Skip to Content

Television

The human factor

Successful programmes often become bloated, and MasterChef (BBC1, Wednesday) is headed that way.

19 February 2011

12:00 AM

19 February 2011

12:00 AM

Successful programmes often become bloated, and MasterChef (BBC1, Wednesday) is headed that way. They are now increasingly focused on the human interest rather than the food. What a long way it has come from the days of Loyd Grossman, and his catchphrase ‘deliberated, cogitated and digested’ as he contemplated some appalling dish of liver in a gooseberry jus, served with individual mackerel and yam pavlovas. In those days contestants were hoping to prepare a half-decent dinner party; now they want their lives changed.

I am sure many lives are changed, though most winners seem to disappear, from our ken, at any rate. But the hype is needed to evince the emotion. Contestants weep with gratitude if they make the last 20; others weep if they fail. There was a woman called Josie in this week’s starting episode. Her eyes were damp with tears as she plucked and pleaded to be kept on. ‘Baht — you’ve got lumps in your mashed potater!’ said shouty Greg Wallace in the manner of Torquemada spotting a new heresy.

‘I promise, promise it’s not usually like that, promise, just starting-up nerves, I’ll be fine from now on, promise,’ the poor woman begged. The pair threw her out anyway and moody music struck up as the camera held a close-up on her distraught, wet face. She left the room and John buried his head in his hands. Engulfed by her grief? Or stifling a laugh? I thought that showing the incident and the woman’s misery was nasty and exploitative.

Here’s my suggestion: they could get viewers to vote, as in The X Factor and Strictly Come Dancing. This would allow them to bring in well-loved celebrities who can’t cook, whose dishes would be spat out by the judges, but who would be voted back every week regardless. Pointless — of course, but that’s the way reality shows are going these days.


Sky Atlantic has begun to show Treme (Friday), pronounced Truh-MAY, named after a neighbourhood in New Orleans. This is a massive serial, made by David Simon, the man who created The Wire, which aficionados will tell you was the greatest television series of all time with the possible exception of The Sopranos. We follow the lives of people three months after Hurricane Katrina — musicians, mothers looking for their missing children, a restaurateur trying to keep her business going, a raging civic leader and a bad-tempered disc jockey.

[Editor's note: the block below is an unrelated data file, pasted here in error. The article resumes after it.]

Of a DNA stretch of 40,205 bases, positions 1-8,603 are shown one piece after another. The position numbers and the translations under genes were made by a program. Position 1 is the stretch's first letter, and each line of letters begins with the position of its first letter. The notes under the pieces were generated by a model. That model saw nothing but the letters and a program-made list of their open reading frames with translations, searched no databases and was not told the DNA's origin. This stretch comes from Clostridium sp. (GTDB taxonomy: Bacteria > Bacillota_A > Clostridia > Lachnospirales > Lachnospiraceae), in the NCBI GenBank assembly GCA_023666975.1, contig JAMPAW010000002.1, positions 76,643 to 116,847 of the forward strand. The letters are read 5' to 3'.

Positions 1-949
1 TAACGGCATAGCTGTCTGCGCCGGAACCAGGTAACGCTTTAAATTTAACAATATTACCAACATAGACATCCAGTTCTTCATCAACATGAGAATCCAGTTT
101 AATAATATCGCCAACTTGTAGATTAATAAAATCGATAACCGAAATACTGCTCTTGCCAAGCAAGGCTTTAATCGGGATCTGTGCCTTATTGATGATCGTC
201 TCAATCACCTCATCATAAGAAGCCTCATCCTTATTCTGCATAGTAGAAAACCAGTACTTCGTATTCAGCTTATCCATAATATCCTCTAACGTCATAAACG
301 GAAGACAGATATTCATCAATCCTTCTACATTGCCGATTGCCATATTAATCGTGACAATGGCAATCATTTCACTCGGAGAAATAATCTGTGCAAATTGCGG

Simon’s style is to ignore elaborate set-ups; the camera appears to arrive at random as if it had been wandering around the city looking for something: a barbecue, a gig, a marching band, a couple having a quarrel. It seems to stay with the situation until it gets bored and drifts elsewhere. There are no smooth endings or cliffhangers. Some of the characters speak a form of English unrecognised by most of us; I suspect their accents mean that even many Americans would value subtitles.

This all gives a very naturalistic air. As in life, sentences tail off, events are half-finished, turn out to be inconsequential, or reveal their outcomes later. You could disappear to make a cup of tea, and pick up the threads straight away. Two problems, though. In one scene the civic leader is infuriated by a sneering, snobbish British television reporter who would have been thought discourteous in the Bullingdon Club, circa 1934. Since he is so bizarrely unlike any British reporter we have ever seen, never mind in the past ten years, he makes us ponder why, if Simon gets this so wrong, we should trust anything else?

More importantly, I wasn’t really interested in any of the characters. I didn’t need to like them, but I did need to care what happened to them. And I didn’t. American audiences for Sky Atlantic’s other mega-production, Boardwalk Empire, halved in mid-series. I fear the same will happen here to Treme.

Most people must have assumed that Ricky Gervais’s insults to the stars at the recent Golden Globes ceremony were carefully designed to raise his profile and reach his target audience of young American persons who would be delighted to see Hollywood’s monstrous, insecure egos put down. So how would Jonathan Ross (statute law now states that he must host all British ceremonies not already hosted by Stephen Fry) react to the challenge at The British Academy Awards (BBC1, Sunday)?

He didn’t. There were some sharp gags, but he always stayed carefully on the right side of the plump, satisfied, complacent crowd in the ROH, all happy to be part of that self-congratulatory business that we call show. Occasional cutaways focused on a few grumpy people, which was good, but I longed for someone to cut through the sticky nougat and thank their ‘difficult, moody’ casting director, or pay tribute to their ‘kind, but frankly plain wife’.


Show comments
Close